Literally everything. Especially my host family and really close friends. I get more homesick here [in Italy] than when I was actually there. When I left my hometown I was not homesick but right now I’m really really homesick. Here school is stressing. I liked that in the US I didn’t have to be stressed and didn’t have anxiety about coming to school. All the teachers were so nice to me. In Italy it’s not like that. You don’t create a real bond or relationship with your teachers. I do really miss sports. 

 

Would you come back to the US?

Yes. Right now. I’m not looking forward to coming back for college because it’s so expensive there. In Italy it’s cheaper. For me, because I’m an international student, to come to the US for college it would probably be like $60,000 a year. I would spend less in Italy for six years than I would for one year in the US.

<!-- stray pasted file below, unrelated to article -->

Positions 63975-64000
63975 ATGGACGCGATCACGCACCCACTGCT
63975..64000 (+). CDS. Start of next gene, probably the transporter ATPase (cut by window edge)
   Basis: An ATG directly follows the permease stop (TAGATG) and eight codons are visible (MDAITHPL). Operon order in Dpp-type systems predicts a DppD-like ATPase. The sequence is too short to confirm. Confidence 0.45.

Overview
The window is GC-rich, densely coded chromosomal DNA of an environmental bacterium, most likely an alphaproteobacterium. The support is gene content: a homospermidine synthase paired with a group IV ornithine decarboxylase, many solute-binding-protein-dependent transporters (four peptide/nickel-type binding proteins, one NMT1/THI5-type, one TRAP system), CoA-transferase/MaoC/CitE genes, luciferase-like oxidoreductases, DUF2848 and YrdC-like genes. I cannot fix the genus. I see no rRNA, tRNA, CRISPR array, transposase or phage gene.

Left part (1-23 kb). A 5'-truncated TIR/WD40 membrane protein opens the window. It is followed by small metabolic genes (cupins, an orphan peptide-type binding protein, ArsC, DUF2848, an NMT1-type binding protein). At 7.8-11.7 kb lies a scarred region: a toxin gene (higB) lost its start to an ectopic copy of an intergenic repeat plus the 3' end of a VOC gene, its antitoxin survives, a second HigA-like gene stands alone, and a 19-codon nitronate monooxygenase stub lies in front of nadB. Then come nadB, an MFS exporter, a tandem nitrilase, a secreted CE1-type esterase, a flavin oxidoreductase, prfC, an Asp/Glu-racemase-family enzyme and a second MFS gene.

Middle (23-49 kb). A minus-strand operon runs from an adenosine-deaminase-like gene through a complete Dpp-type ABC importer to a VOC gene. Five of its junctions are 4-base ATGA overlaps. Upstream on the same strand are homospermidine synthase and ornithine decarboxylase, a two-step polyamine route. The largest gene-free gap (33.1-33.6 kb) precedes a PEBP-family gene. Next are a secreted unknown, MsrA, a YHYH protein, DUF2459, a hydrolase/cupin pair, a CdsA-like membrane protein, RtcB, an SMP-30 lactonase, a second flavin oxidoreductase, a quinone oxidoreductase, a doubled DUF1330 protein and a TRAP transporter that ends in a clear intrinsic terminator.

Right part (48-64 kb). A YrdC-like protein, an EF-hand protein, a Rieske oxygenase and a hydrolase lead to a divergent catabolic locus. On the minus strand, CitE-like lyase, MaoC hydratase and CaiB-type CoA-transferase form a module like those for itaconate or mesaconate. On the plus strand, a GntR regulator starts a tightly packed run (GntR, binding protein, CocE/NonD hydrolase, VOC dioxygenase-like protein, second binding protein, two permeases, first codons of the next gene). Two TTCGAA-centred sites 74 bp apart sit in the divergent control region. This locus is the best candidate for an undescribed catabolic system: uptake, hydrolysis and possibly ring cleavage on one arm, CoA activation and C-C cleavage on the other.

If you could do it all over again, what would you do differently?

I would probably speak to my counselor right when I got my placement. I really wanted to do fall dance team. I would probably say to her “listen I really want this. If you could please make an exception for me I would really appreciate it.” And then I would probably not drop a weight on my foot. I did it in the weight room for track so I lost half of the season because of my broken toe. I got to do the last meet. I was in a boot for a couple weeks so my foot got to heal. I don’t want to say completely. When I raced, my foot was not healed completely and I felt it. I just wanted to do it because it was my last race.

 

Any final words?

“In my experience, everything happened for a reason, so that’s why I didn’t want to change anything. Otherwise it wouldn’t have been the same.”